Step 2 - Filing a request. Depending on the product, there may be various ways to ask for features. One way could be to just ask a member of the product team that you contacted online or at a professional conference to open an item for the request. But some products allow you to directly open requests online using the MSDN Product Feedback Center. The Feedback Center is a very powerful tool, because the item that you open is directly viewable by the product team. When opening a new feedback item, you should include all the information needed to describe the problem you are facing. You should also update the forum thread that you started at the previous step, to include a link to the feedback report that you opened. This will help you by helping others notice your report so they can vote for it - the more votes your proposal gathers, the higher the chance that it will be assigned a higher priority that will allow it to go ahead of other requests.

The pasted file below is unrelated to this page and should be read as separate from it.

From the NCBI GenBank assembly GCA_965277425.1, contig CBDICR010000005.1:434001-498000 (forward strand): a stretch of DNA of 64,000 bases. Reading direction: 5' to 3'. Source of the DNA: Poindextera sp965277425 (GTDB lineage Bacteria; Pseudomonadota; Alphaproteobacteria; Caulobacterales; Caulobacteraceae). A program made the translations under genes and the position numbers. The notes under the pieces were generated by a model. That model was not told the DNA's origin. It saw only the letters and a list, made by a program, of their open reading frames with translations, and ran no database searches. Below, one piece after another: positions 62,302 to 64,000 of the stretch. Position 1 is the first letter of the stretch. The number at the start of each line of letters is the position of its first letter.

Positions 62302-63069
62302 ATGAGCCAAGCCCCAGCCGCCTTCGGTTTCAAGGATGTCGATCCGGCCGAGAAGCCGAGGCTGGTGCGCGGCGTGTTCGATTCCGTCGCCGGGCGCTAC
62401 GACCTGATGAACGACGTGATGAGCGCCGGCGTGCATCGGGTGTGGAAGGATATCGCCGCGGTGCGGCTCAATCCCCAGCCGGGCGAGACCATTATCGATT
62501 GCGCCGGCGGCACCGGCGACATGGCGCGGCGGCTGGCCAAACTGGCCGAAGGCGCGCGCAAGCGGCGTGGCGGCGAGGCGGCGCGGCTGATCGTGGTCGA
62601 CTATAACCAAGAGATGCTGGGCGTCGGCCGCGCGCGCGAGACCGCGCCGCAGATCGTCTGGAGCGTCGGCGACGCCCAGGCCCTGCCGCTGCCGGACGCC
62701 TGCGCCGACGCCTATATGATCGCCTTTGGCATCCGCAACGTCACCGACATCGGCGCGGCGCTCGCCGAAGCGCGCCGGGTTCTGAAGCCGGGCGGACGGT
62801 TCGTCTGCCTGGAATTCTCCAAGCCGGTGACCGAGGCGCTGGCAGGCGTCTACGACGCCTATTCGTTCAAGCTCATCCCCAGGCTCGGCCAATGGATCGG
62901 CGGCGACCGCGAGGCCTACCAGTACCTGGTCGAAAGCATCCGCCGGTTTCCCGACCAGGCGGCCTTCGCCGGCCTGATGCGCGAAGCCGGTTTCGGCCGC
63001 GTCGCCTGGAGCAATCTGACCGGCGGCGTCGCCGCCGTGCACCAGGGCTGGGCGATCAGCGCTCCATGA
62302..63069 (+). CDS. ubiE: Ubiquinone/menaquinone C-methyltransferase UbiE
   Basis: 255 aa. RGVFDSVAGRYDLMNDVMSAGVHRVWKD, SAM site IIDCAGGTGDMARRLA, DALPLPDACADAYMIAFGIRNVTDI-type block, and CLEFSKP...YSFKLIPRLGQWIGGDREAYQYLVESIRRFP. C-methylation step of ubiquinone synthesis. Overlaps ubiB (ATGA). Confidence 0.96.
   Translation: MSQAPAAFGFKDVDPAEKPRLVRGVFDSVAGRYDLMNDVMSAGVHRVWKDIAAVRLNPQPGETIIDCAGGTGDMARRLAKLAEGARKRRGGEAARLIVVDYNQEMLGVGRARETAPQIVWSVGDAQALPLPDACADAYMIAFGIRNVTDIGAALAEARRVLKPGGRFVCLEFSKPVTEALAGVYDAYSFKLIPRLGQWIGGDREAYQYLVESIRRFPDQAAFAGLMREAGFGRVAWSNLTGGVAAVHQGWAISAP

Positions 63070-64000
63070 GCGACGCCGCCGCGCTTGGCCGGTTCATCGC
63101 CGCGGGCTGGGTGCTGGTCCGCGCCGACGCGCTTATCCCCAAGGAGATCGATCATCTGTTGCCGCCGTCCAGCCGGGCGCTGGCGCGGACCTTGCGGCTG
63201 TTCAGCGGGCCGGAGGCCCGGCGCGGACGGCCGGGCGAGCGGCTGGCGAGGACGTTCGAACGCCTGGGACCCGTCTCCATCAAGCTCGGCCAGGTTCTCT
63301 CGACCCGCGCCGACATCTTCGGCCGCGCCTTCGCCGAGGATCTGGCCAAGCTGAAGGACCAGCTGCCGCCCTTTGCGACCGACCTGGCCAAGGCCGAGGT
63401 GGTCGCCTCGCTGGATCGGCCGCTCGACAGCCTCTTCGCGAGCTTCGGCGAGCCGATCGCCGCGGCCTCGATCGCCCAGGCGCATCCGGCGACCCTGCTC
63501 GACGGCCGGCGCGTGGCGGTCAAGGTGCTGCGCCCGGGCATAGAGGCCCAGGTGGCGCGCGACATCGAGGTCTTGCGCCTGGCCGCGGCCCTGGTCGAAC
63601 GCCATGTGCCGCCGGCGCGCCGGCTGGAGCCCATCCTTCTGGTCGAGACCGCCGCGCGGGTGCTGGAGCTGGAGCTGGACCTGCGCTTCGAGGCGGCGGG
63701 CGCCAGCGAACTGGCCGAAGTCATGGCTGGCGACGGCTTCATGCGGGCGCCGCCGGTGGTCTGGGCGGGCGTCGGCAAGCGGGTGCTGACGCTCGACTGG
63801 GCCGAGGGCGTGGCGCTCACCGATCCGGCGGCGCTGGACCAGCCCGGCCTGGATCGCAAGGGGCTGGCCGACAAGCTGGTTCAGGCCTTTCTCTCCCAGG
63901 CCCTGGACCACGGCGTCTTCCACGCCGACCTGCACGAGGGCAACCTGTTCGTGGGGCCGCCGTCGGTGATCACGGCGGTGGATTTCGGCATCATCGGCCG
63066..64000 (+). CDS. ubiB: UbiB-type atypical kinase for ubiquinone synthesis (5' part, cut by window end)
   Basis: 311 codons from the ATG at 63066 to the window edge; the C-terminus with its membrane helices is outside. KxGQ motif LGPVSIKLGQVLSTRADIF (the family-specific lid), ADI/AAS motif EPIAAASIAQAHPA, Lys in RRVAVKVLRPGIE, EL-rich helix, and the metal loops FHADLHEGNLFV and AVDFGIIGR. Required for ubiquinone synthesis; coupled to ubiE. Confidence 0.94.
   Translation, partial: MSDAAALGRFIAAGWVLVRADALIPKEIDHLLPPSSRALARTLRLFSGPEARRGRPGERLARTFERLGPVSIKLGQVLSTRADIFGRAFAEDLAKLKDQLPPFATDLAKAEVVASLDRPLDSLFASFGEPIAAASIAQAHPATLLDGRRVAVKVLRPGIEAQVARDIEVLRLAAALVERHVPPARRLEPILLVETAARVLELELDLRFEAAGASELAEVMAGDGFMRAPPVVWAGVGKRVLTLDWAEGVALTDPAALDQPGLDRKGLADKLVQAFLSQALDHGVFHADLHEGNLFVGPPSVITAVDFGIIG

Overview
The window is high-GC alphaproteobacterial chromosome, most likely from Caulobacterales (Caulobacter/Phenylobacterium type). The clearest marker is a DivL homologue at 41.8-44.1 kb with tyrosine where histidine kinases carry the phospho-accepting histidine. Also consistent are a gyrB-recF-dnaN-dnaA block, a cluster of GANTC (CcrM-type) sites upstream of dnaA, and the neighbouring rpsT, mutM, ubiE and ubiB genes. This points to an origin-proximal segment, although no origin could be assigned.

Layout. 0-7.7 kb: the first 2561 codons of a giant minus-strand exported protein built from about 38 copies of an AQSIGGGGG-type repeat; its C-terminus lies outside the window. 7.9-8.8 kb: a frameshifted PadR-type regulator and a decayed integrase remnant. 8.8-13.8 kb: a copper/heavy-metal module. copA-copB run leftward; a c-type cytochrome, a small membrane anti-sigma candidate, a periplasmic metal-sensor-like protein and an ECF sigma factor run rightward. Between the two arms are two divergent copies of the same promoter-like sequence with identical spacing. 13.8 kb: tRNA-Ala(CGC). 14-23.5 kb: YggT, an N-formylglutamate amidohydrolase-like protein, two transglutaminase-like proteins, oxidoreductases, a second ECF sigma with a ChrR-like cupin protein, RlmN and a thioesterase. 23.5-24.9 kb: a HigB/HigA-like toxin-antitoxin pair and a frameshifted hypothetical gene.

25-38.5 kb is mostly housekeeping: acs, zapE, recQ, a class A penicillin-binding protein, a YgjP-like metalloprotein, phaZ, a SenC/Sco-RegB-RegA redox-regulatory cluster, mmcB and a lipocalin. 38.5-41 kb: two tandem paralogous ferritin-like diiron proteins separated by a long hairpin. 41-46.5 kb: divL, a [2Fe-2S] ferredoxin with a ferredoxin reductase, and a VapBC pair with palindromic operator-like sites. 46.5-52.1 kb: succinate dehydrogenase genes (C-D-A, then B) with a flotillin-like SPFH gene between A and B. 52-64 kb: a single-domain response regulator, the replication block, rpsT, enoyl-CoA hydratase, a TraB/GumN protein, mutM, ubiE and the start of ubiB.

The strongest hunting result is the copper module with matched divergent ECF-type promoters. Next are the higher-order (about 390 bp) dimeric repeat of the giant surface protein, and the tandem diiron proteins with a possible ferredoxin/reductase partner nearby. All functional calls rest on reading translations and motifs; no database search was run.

While in the SQL Server team, I have been on the receiving end of such requests and I have solved many of these (solving them meaning that I made the required changes to the SQL Server code); I also saw requests for existing features or for features that wouldn't accomplish anything useful, which is why I am emphasizing the importance of the information gathering first step. Some of the features I added were important enough to ship in the next service pack (like some of the features mentioned here), while others were postponed for the next release, but the important thing to note is that in all cases the requests got directly to the development team. In most cases, I also provided feedback back to the customer about the progress made and the plans for releasing the changes. My point here is that this process works better than you may expect. As far as I know, no other company provides a way for customers to directly contact the development team.